But… is this true? Basso’s the one that extended the franchise, invented new currency, brought in a new age of prosperity, battled the plague, led the country through several different wars (on various scales), and (almost) ruled an empire. Meanwhile, Bassano corrupted the course of justice, oversaw the Mint while it was robbed, and won a battle (accidentally) that was more like a brutal slaughter. Obviously these are extreme depictions of both their characters, but I think we’re seeing the extent of Basso’s narrative unreliability. He doesn’t just want Bassano to be the “good prince,” he needs him to be.

And the one mistake?

Last week, I proposed that Basso’s “one mistake” was sending Bassano into the forest. I’m still clinging to this one as the front-runner—“If anything had happened to you out there, I’d never have forgiven myself” (477)

Plus, Bassano, as noted above, is everything to Basso, not just his future (the empire, etc), but also his past. Basso explains that everything in his life has been about Bassano—since “the biggest thing I ever did… was killing your father and my wife… I tried to make sense of it by looking out for you.” (478) If Bassano succeeds, everything Basso has ever done is proven “right.” If Bassano fails (that is, if he’s chopped to bits in Mavortis), Basso is “wrong.”

Of course, that’s also a case that Basso’s biggest mistake was killing his wife and her lover, Basso’s father. This is what shaped the course of Basso’s life, and Bassano is only the means by which Basso can correct that mistake.

So which is more important? The original action (the murder)? Or the way he risks the negation of that action (sending Bassano to war)? I’m still arguing the latter as, ultimately, Basso is more emotionally connected to Bassano than he ever was to his wife. The stakes are higher for both him and the rest of the world.

But we’ll see… as one of our commenters has pointed out, there’s a third major mistake that doesn’t become apparent until the final chapter in the book.

Fate Points

This week is definitely running long, but there’s a lot of themes to cover! Our old friend luck (or fate) shows up again, as Basso confesses that “I don’t believe in luck, never have. I believe that things happen, and the good come out of them well and the bad badly.” (478)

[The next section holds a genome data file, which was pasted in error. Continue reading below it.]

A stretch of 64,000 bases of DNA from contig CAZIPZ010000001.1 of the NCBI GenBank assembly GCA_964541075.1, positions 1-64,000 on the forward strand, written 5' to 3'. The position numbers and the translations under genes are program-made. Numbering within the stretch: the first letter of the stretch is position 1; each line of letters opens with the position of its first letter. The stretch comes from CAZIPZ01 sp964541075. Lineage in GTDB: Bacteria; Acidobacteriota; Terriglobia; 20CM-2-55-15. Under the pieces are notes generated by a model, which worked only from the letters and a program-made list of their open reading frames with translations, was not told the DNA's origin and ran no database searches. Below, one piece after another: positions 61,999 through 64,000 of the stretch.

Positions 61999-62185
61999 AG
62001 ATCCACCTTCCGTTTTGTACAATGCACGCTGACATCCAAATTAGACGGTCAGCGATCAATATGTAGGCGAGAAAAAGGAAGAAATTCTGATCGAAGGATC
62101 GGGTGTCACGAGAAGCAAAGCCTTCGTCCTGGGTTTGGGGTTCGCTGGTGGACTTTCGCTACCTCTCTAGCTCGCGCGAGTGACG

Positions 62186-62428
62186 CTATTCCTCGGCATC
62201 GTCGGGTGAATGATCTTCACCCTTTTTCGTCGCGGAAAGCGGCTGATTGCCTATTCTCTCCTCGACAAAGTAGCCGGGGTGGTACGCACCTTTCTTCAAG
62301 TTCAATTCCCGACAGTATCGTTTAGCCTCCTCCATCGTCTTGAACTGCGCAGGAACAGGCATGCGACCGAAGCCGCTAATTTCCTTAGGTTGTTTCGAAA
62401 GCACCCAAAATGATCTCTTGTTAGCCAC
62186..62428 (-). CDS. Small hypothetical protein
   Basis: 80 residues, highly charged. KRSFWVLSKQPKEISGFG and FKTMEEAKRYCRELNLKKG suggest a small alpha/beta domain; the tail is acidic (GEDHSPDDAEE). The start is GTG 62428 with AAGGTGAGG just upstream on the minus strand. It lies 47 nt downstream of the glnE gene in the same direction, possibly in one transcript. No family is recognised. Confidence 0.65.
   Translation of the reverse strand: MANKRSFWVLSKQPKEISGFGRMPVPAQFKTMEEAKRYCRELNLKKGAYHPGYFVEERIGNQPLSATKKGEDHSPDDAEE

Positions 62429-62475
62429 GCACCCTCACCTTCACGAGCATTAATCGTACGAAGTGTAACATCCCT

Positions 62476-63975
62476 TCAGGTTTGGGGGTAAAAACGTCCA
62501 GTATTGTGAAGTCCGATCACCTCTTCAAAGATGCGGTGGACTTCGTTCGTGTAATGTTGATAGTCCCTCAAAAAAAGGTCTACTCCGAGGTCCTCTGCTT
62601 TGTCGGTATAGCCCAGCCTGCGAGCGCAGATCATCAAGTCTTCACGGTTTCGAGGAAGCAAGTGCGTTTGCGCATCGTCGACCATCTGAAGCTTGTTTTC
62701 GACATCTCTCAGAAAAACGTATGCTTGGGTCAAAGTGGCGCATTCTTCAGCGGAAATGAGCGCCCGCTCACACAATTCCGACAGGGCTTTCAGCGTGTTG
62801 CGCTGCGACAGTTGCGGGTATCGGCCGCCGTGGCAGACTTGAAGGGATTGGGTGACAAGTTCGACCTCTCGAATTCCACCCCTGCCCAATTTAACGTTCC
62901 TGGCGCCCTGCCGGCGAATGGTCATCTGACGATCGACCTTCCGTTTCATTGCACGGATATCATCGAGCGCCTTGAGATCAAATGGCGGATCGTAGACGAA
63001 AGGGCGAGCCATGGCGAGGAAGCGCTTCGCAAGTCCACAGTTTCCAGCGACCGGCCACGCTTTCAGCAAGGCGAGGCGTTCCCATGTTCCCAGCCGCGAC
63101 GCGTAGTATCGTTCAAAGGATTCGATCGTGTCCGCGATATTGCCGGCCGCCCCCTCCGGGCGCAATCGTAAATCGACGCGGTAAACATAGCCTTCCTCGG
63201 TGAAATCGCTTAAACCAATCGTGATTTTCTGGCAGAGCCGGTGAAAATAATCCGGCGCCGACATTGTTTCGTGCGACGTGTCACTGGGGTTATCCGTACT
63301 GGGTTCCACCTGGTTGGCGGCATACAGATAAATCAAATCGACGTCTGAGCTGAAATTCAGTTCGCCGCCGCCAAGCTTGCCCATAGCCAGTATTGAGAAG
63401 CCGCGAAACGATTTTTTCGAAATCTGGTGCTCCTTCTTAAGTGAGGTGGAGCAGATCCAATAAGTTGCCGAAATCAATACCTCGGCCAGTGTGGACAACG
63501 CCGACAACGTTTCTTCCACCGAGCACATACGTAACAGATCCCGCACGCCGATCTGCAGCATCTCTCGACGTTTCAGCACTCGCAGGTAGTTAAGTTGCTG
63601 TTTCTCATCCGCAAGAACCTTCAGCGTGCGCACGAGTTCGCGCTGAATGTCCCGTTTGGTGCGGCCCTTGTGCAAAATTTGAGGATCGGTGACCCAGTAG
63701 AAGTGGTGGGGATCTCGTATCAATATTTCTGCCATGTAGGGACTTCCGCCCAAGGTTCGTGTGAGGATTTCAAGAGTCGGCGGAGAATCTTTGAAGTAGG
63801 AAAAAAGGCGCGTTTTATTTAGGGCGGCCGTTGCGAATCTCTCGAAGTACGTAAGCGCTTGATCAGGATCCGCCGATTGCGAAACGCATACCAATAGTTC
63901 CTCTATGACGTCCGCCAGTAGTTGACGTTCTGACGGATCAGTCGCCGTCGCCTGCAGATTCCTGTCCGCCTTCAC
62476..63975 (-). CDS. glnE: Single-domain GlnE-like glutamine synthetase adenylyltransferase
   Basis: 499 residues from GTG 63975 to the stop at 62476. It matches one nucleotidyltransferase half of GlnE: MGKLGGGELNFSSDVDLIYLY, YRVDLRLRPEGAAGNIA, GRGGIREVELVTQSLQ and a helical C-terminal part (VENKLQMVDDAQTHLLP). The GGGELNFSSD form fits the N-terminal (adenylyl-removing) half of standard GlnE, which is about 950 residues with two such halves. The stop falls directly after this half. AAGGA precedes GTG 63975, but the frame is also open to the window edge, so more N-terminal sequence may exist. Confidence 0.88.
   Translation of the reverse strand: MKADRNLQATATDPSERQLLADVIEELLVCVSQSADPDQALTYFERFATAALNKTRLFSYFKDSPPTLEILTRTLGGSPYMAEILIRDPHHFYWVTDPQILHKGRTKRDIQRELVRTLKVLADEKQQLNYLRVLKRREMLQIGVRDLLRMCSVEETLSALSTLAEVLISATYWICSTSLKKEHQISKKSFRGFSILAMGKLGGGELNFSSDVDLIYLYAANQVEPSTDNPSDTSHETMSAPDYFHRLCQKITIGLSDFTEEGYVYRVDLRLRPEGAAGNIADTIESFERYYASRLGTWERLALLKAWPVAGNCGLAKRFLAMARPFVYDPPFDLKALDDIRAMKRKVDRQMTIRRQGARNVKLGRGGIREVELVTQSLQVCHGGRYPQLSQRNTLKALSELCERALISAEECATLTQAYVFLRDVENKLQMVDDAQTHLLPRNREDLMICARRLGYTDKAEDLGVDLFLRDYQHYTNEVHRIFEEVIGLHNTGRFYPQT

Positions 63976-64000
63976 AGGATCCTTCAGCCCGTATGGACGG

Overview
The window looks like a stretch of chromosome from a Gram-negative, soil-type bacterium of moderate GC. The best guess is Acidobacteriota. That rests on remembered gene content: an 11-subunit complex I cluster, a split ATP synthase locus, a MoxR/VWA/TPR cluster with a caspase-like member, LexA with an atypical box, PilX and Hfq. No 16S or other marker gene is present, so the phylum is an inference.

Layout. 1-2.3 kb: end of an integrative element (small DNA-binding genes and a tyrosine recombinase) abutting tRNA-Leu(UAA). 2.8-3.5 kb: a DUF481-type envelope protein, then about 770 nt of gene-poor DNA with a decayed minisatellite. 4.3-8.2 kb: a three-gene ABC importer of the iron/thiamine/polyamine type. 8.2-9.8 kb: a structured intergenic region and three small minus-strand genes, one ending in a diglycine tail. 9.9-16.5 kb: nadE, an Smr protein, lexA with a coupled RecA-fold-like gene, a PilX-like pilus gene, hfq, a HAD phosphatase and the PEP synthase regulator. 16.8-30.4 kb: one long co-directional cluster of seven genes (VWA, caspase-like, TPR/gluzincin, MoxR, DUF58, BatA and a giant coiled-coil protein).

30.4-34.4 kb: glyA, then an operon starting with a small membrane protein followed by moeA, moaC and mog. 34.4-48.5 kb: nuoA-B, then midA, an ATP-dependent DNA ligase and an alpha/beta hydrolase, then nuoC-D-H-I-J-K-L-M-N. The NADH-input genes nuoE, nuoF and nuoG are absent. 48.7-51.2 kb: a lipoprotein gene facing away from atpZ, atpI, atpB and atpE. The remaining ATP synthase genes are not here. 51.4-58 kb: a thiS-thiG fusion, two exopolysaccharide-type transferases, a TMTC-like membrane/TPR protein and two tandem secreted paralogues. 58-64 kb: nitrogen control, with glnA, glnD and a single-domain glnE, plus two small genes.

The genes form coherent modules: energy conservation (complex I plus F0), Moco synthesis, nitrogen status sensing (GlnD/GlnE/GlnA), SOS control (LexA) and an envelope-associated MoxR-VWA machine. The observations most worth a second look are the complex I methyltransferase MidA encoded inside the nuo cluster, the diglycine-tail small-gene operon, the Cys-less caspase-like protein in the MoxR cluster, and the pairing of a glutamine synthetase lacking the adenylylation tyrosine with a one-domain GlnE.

This is a bit of a surprise: Basso’s spoken about his luck in the past, and he has certainly never seemed a religious man. But he’s also been quietly superstitious, back as early as the plague, when he used his mother’s (ridiculous) cures, even though he knew they wouldn’t work. He tested his luck on the eve of the Mavortine invasion, but, in hindsight, this still makes sense: Basso wasn’t testing his “luck,” he was testing if he was still “good,”

I really like this interpretation for a few different reasons:

  • It provides a subtle contrast to Bassano’s “you have a side” moral relativism. Basso isn’t saying that there are no moral absolutes. He’s actually saying that there’s a way to test them: if you’re good (on the “side of good,” perhaps?), you’ll win out in the end. If you’re not, you won’t. (Interestingly, Basso thinks of himself as not-good, but as long as he’s working to fulfil Bassano’s interests, he’s on the side of good—so if Bassano doesn’t win, he’s not good, and Basso’s, well, extra-bad.
  • Basso being a secret fatalist adds a great deal of depth to his character. We’ve been able to interpret him as both hero and villain, and, indeed, I’m still not sure where he really is in the great scheme of things. This adds to the complexity (and the truth) of that division: even Basso doesn’t know if he’s a good guy or a bad guy.
  • …which follows on to the third reason that I like this so much: the difference between this and traditional fantasy. Basso has no idea if he’s fighting the Evil Power or if he is the Evil Power. Contrast that with the absolute certainty of a Belgarion (whose question is never “am I?” but “why me?”). Plus, if Basso is a believer in destiny, and he does pull stunts like burning incense and gambling binges… it is an audacious interpretation of the Chosen One I’ve ever read. A Chosen One that consciously, scientifically, and with great self-awareness tests his own Chosenness. This is wonderful—the high fantasy “vote of no confidence”—like, I don’t know, King Arthur drawing the sword from the stone every six or seven weeks, just to check that he’s still the best monarch for the land.

That’s all very fun… almost enough to make up for the fact that all of Basso’s friends and family are dead.

The Gazetteer: our chapter-by-chapter summary of the world-building fun

I got nothing. Boo.

Jared Shurin is going to mourn the hell out of Aelius. Bassano? Not so much.